For the photo above she did tweak on it just a little bit, but since my leg was in a pretty good place, she dropped both stirrups one hole. I fell apart.
It's amazing what one inch can do to your balance, but after only two or three weeks of this kind of leg position, I am still not strong enough to hold the position with the longer stirrup length. Since she didn't want me to be ineffective, JL returned the stirrups to where they were.
For the last few minutes of the lesson, she had me canter Austin over a pile of two poles. It was ridiculously fun, and Austin loved it! The whole time that we had worked on my position, we ignored his stiffness and didn't worry about any kind of a frame. I simply kept him pointed in the correct position as I played around with my position. For me, it was quite challenging. For Austin, it was thirty minutes of extreme boredom.
Even when I asked for the canter, he harrumphed about it until he saw the poles. I've never really ridden a jumper before, so it was great fun to see him lock on to the poles and relish the process of popping over them. He gave a few exuberant bucks and head tosses once he was on the other side, but my seat and balance are more than good enough to ride them out. No offense, Austin, but Speedy's got a much bigger buck.
It was a lot of fun to change up the flat work. We'll see how much more I get to do now that Speedy's back in the rotation.
No cross rails yet, but there were poles!
We started out the lesson by asking Austin to let go through his entire body; he is one stiff and heavy boy. We suspect that Austin was allowed to go in a very fake frame in his former home. He rounds his neck very nicely, but there is no connection to his hind end. But since he looks so pretty, his former rider(s) probably thought that a rounded neck was good enough.
JL isn't fooled by a fake frame and can spot it a million miles away. So even though she's not a dressage instructor, she is very good at helping riders to get their horses moving correctly from their hind ends.
I had to do several pulley halts to get Austin off my hands, and I followed that up with some rocking of the rein. Little by little he started to soften so my rocking became closer and closer to finger pulses. Once he was trotting around on his hind end without having me hold up his head, we changed direction.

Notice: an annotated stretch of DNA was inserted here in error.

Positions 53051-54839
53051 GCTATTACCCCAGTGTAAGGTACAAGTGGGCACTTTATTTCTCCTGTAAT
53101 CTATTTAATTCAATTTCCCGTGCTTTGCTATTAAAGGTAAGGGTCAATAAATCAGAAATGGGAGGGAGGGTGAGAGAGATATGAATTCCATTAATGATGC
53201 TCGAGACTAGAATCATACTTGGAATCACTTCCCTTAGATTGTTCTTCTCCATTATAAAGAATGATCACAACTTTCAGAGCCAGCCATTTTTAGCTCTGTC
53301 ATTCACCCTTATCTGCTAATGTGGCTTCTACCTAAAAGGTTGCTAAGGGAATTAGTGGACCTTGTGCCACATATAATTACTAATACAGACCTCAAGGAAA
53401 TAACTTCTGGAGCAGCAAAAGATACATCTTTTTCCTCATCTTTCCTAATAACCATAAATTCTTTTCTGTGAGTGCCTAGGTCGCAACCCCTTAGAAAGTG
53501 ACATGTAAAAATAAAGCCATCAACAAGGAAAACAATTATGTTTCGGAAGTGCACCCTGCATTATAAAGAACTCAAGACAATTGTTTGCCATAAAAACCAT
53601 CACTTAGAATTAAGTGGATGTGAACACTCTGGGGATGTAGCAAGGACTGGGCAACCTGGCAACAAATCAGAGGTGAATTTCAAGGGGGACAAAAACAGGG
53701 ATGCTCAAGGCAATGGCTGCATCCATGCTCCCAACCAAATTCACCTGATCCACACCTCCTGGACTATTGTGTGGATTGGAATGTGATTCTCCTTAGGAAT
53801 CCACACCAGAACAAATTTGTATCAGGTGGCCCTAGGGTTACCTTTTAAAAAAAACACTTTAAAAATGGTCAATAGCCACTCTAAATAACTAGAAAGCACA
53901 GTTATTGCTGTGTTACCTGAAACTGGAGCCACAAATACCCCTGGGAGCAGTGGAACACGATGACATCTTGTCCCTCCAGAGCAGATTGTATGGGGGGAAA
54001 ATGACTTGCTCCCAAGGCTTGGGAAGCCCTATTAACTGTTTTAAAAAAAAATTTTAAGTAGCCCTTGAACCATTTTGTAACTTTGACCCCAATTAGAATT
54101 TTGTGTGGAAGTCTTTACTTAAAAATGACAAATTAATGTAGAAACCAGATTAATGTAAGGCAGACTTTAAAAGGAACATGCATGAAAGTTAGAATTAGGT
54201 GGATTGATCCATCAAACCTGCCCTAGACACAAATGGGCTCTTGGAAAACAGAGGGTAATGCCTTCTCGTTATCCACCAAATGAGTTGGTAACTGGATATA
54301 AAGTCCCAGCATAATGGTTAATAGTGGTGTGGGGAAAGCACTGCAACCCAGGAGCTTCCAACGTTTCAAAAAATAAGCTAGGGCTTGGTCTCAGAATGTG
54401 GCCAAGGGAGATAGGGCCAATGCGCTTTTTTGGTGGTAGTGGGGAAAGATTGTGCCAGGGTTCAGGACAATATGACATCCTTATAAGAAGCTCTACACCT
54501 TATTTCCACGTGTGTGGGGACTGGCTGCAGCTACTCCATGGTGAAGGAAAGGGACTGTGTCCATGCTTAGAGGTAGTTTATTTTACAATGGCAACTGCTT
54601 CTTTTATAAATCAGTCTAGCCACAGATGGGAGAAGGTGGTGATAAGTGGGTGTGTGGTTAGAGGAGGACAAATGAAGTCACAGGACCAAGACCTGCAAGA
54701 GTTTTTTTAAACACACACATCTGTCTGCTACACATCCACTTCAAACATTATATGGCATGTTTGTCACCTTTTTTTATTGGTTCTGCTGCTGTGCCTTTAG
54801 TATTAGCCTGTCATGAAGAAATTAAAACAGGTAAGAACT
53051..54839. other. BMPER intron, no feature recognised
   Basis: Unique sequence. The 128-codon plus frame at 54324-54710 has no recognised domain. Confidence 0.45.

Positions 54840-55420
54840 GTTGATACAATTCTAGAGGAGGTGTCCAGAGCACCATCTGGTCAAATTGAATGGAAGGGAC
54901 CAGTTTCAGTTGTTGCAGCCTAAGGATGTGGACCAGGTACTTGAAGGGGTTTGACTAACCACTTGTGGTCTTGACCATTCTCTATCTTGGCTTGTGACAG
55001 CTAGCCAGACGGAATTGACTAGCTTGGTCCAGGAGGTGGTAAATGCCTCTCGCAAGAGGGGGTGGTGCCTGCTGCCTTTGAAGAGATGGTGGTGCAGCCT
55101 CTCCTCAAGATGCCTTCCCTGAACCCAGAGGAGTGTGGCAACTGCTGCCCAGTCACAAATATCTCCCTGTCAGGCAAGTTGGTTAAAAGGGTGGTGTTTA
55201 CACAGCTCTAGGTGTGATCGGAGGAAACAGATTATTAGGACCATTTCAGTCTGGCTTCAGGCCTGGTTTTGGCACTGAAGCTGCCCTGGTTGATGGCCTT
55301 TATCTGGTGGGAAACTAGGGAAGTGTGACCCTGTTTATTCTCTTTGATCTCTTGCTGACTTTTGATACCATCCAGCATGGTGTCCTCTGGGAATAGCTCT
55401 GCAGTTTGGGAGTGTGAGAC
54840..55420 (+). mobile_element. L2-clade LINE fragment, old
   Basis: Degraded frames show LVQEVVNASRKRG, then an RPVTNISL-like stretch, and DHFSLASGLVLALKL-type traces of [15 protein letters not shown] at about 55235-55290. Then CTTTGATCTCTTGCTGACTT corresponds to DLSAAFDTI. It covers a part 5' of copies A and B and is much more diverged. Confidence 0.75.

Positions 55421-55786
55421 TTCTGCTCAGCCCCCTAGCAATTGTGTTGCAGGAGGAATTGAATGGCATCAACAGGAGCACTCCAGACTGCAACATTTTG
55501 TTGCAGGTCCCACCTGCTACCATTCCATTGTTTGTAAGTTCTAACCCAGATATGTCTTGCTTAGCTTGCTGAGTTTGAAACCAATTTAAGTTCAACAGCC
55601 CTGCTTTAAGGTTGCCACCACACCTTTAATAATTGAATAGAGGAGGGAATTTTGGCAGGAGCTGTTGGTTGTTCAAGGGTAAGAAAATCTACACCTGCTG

We repeated the suppling exercises at the canter, and JL worked on my leg position a bit more. My leg is either a bit too far behind, or it slips slightly forward. I am definitely having trouble finding that sweet spot, but I am definitely getting close.
My right foot and ankle are also complete rebels - they refuse to stay in the correct position. Granted, the foot has had some injuries, but every time I look down, all of my weight is to the inside with no weight to the outside of my foot. To help me fix the problem, JL raised that stirrup quite a bit so that I am forced to put weight in the stirrup. Let me just say ... OUCH!
After all of the suppling and torturing, I finally got to have a little fun, and I know Austin enjoyed himself too. JL put two poles down and let us go. When we approached the poles the first time, I let Austin just go for it and so he said, OXER! He quite enthusiastically launched over the whole thing and gave a little buck of delight as he cantered off. I of course was grinning from ear to ear right along with him.
The next attempt sent the poles scattering as I interfered too much. By the third go round, I started hearing JL in my head. I've watched enough lessons to know what I should be doing even though I've never done it myself. I made the turn with Austin solidly on my outside aids, and then I rode straight to to the poles chanting, wait ... wait ... wait... He trotted correctly over the poles as I continued to remind him to wait ... wait ... wait ...
He did a very good job once I started to ride him straight for the poles while remembering to keep him straight and rhythmic after the poles as well. We only trotted over them a few times as he had already worked quite hard. In fact, he was bit short behind the next day so I simply hacked him around on the buckle so that he could stretch out his sore muscles.
We have another lesson on Monday. While I know that I am a total dork about being happy to trot poles, it really was fun to try something new. I hope there are more poles in our future. Maybe they'll even be off the ground!
Don't laugh. It was fun, and I am going to add, hard. Since Speedy is out of commission for a while and Izzy has not yet been commissioned, I asked JL if I could take a h/j lesson on Austin. She loved the idea. I don't know for how much longer I'll get to ride Austin, it might be only another couple of weeks, but I am going to take advantage of the opportunity.
My reasons are many: First, it helps out Austin's owner by keeping him in shape. Second, I want to be learning something, even it's not dressage. And finally, I have been thinking about trying a little jumping with Izzy when the time is right. It would be a lot easier to pop over little stuff with a green bean if I'm not such a green bean too.